The Outer Banks of North Carolina

28/3/17. On Monday morning, in much improved weather,we set off on the last 100 or so miles to the North Carolina coast and a chain of barrier islands known as the Outer Banks or OBX. The first, Roanoke Island, is not actually one of the barrier islands as it is sheltered from the Atlantic by another, Hatteras. We stopped at the small town of Manteo, named after a former native american chief who was friendly to Sir Walter Raleigh, and had a very pleasant time wandering around the quaint old streets and buildings. The town was founded by Raleigh, or at least some colonists who he brought from the UK. There was a replica of his ship (we wouldn’t fancy crossing the ocean in anything so tiny – give us a huge cruise liner with massive stabilisers any day of the week!) and a street named after him.

Then it was onto the barrier islands proper which are a National Seashore, in the care of the National Park Service. To be perfectly frank it was a little disappointing as neither the ocean nor the sound on the other side were visible for much of the way. The sand dunes were nice enough but were enhanced by the occasional view of the water, and the houses in the small towns all looked rather nice, many having small “towers” which were reminiscent of the lighthouses fot which this part of the coast is well known.

The Labrador Current meets the Gulf Stream just offshore and this makes for rough seas, apparently, which have led to many shipwrecks over the years. It was also a favourite place for U Boats to hunt in WW2.

We visited the Hatteras lighthouse which is the second tallest brick built lighthouse in North America (or was it the world?) Because the Atlantic is eroding the east coast of the islands and depositing the sand on the western side, they are creeping towards the mainland. By the 1990s the lighthouse, which had been built a safe distance from the sea, was in danger of being engulfed by the waves, so they moved it! It was separated from its foundations, lifted up and placed on rollers which ran along 7 rails, and in three days it was about half a mile inland!

The campgrounds that are part of the National Seashore/Park do not open until April so we camped in a private one – at an extortionate cost. The book rate was $32 + tax (which rises to $50 from late May to September) for a tent site without water or electricity on the site itself. Thankfully we had been given a voucher when we visited a tourist information office which entitled us to a 15% discount but it was still over $28 when the taxes were added in! The site was beautiful, being right on the shore and we even had a beaver washing itself to entertain us in the evening. Shame the restrooms were filthy!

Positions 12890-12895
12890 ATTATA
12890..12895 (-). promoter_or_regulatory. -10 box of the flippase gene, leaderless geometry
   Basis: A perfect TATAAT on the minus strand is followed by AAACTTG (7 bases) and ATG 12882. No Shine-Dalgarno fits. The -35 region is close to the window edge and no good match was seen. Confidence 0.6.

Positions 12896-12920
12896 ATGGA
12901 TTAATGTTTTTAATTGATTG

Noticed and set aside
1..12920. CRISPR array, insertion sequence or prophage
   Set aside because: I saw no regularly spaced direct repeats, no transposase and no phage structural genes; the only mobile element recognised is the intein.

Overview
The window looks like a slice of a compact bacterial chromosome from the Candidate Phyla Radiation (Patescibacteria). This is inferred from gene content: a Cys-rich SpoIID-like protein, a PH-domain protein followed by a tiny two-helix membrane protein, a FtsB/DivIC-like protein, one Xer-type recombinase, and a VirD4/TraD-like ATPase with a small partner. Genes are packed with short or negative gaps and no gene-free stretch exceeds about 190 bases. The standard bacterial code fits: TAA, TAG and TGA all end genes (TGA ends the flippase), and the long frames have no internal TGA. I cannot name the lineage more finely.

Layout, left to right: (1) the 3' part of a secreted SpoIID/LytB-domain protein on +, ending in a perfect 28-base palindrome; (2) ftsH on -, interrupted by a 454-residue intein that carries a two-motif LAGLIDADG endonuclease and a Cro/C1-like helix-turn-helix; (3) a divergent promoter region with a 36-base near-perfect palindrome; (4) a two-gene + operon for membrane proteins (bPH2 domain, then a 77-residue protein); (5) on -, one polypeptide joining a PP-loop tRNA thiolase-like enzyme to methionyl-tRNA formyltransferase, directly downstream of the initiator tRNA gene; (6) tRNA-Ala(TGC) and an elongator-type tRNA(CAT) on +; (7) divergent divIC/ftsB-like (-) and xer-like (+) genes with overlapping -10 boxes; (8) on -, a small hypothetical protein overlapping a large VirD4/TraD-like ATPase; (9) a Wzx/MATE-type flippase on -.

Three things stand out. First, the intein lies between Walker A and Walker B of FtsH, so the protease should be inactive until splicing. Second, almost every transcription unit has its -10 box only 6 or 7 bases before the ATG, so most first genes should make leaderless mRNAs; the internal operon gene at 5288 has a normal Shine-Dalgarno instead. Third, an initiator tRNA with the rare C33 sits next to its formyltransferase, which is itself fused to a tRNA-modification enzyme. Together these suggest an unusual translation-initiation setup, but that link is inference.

On Tuesday we made our way south via two ferries. The first of these ran every hour and was free, on a “first come, first served basis”. We missed the 9 o’clock sailing and so we were second in line for the next one with a ¾ hour wait. We were astonished to find that the trip took an hour but when we set off it became clear why. The ferries use the sound side of the islands (understandably because it is like a millpond compared to the ocean side) but this is very shallow and the route is a roundabout one following the dredged channel. At one pount we slowed to a stop to allow a ferry coming the other way to pass through a particularly narrow stretch (ithe channel is marked by buoys so even landlubbers like us can work out where we should be going).

The second ferry required (or at least recommended – we heard both) reservations and only ran 3 times a day – early morning, lunchtime and late afternoon so we wanted to be sure of making our online reservation on the 1 pm sailing with check in ½ hour before. We made it comfortably and set about trying to top up Stephen’s caffeine levels. This was not as straightforward as it sounds as most places were still on low season trading hours – which appeared to mean midday opening or not at all!

Eventually we found an ice cream shop that also served coffee and Christine fed her hot chocolate “habit” having decided that $6 was too steep a price to pay for the milkshake that she actually fancied.

“In the Blue Ridge Mountains of Virginia…

26/3/17. …On the trail of the lonesome pine.”

Our time in Kentucky was limited to 4 or 5 hours as our next main goal was the coast of North Carolina and we had made a bit of a detour to the north in order to scratch an itch by visiting the Bluegrass State. We did see a lot of bluegrass as we nipped across the southeastern corner of the state although it looked to us to be more purple than blue (it is actually flowers in amongst the grass rather than the grass itself) and it looked rather pretty.

Turning south, we crossed into Virginia and drove along yer actual Trail of the Lonesome Pine (at least, or a road that has now been given that name) for quite some distance. We saw an awful lot of pine trees, none of which looked particularly lonely!

The countryside had been one of steep hills and valleys since the northern part of Tennessee but the height of them increased as we entered the Appalachian Mountains. We spent the night in a hotel in Abingdon as, being further north, most of the state parks’ campgrounds have not yet opened for the summer season.